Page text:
schools, reduce class size, provide funds for emergency repairs and renovating
aging schools, sufficiently expand after-school opportunities, prepare more
low-income students for college through GEAR UP, invest in improvements in
teacher quality, and help bridge the digital divide.
INADEQUATE SCHOOL FACILITIES UNDERMINE
A growing body of research has linked student achievement
and behavior to the physical building conditions and overcrowding. Good
facilities appear to be an important precondition for student learning,
provided that other conditions are present that support a strong academic
program in the school.
Studies of schools in the District of Columbia, rural
and urban Virginia, and North Dakota found higher test scores in schools in
better condition. Students in poor school buildings scored five to 11 percent
lower on standardized tests. One study found that poorer achievement was
associated with specific building features such as substandard science
facilities, air conditioning, locker conditions, classroom furniture, more
graffiti, and noisy external environments (See Edwards, 1992; Cash 1993; Hines
1996; and Earthman, 1996).
Heating and air conditioning systems, facilities like science
laboratories and equipment, and color and interior painting appear to be very
important to student achievement. Proper building maintenance is also related
to better attitudes and fewer disciplinary problems (McGuffey, 1982).
Research also indicates that the quality of air inside public school
facilities may significantly affect students' ability to concentrate. The
evidence suggests that youth, especially those under ten years of age, are more
vulnerable than adults to the types of contaminants (asbestos, radon, and
formaldehyde) found in some school facilities (Andrews and Neuroth, 1988).
A Carnegie Foundation (1988) report on urban schools concluded, "the
tacit message of the physical indignities in many urban schools is not lost on
students. It bespeaks neglect, and students' conduct seems simply an extension
of the physical environment that surrounds them." Poplin and Weeres (1992)
reported that, based on an intensive study of teachers, administrators, and
students in four schools, "the depressed physical environment of many schools.
. . is believed to reflect society's lack of priority for these children and
Where the problems with working conditions are serious enough to
impinge on the work of teachers, they result in higher absenteeism, reduced
levels of effort, lower effectiveness in the classroom, low morale, and reduced
job satisfaction. Where working conditions are good, they result in enthusiasm,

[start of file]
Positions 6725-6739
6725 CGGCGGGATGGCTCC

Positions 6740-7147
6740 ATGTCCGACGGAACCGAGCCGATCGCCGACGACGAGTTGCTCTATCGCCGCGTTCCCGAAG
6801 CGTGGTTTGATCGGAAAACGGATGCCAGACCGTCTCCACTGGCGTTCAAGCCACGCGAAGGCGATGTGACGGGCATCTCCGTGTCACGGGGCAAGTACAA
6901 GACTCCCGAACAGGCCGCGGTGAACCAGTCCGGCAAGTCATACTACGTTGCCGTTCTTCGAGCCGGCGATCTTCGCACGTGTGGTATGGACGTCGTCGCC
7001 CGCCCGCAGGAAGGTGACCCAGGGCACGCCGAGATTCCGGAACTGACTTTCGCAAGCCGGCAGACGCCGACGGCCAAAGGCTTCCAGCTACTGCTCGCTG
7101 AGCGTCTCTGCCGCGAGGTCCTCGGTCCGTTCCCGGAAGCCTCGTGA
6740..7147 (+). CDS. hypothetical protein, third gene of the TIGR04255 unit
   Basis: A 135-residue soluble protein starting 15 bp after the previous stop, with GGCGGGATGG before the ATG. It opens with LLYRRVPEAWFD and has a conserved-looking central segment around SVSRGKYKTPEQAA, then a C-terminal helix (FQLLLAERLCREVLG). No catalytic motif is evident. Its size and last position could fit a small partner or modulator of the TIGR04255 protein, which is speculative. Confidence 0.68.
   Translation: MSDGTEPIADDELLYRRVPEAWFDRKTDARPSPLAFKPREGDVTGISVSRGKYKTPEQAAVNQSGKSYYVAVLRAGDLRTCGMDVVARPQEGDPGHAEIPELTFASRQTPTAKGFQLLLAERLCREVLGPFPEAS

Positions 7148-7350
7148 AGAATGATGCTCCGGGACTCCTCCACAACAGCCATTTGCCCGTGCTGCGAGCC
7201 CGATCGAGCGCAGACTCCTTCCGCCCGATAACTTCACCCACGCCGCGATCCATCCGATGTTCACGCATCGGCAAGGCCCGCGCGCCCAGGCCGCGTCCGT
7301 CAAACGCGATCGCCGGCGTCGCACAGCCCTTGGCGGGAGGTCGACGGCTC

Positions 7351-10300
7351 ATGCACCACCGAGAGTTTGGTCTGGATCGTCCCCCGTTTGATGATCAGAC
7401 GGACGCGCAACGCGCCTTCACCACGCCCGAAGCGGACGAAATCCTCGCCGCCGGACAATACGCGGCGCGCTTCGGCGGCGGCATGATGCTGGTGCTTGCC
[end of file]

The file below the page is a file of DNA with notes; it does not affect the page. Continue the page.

high morale, cooperation, and acceptance of responsibility (Corcoran et al.,
A study of overcrowded schools in New York City found that students
in such schools scored significantly lower on both mathematics and reading
exams than did similar students in underutilized schools. In addition, when
asked, students and teachers in overcrowded schools agreed that overcrowding
negatively affected both classroom activities and instructional techniques
(Rivera-Batiz and Marti, 1995).
Andrews, James B., and Richard Neuroth (October 1988). "Environmentally
Related Health Hazards in the Schools." Paper presented at the Annual Meeting
of the Association of School Business Officials International in Detroit,
Michigan. ED 300929.
Carnegie Foundation for the Advancement of Teaching. An Imperiled
Generation: Saving Urban Schools. Princeton, New Jersey: Author. ED 293940.
Cash, Carol (1993). A Study of the Relationship Between School Building
Condition and Student Achievement and Behavior. Unpublished doctoral
dissertation. Blacksburg, VA: Virginia Polytechnic Institute and State
Corcoran, Thomas B., Lisa J. Walker, and J. Lynne White (1988). Working
in Urban Schools. Washington, DC: Institute for Educational Leadership.
Earthman, Glen (1996). "Review of Research on the Relationship Between
School Buildings, Student Achievement, and Student Behavior." Draft position
paper prepared for the Council of Educational Facility Planners, International.
Edwards, Maureen M. (1992). Building Conditions, Parental Involvement
and Student Achievement in the D.C. Public School System. Unpublished Master
Degree Thesis, Georgetown University, Washington, D.C. (ED 264 285).
Hines, Eric (1996). Building Condition and Student Achievement and
Behavior. Unpublished doctoral dissertation. Blacksburg, VA: Virginia
Polytechnic Institute and State University.
McGuffey, Carroll (1982). "Facilities." In Herbert Walberg (ed.),
Improving Educational Standards and Productivity. Berkeley: McCutchan
Poplin, Mary, and Joseph Weeres (1992). Voices from the Inside: A Report
on Schooling from Inside the Classroom. Part One: Naming the Problem. The
Institute for Education in Transformation at the Claremont Graduate School.
Rivera-Batiz, Francisco L., and Lillian Marti (1995). A School System at
Risk: A Study of the Consequences of Overcrowding in New York City Public
Schools. New York: Institute for Urban and Minority Education, Teachers
College, Columbia University.